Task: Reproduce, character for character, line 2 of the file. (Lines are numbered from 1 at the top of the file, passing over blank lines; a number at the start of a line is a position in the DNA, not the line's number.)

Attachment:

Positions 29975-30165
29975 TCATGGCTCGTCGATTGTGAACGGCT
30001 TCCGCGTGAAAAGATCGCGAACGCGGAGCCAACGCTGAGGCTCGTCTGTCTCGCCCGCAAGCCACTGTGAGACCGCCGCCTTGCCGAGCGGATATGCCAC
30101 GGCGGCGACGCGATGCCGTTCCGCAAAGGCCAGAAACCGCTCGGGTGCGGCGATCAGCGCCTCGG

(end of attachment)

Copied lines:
29975 TCATGGCTCGTCGATTGTGAACGGCT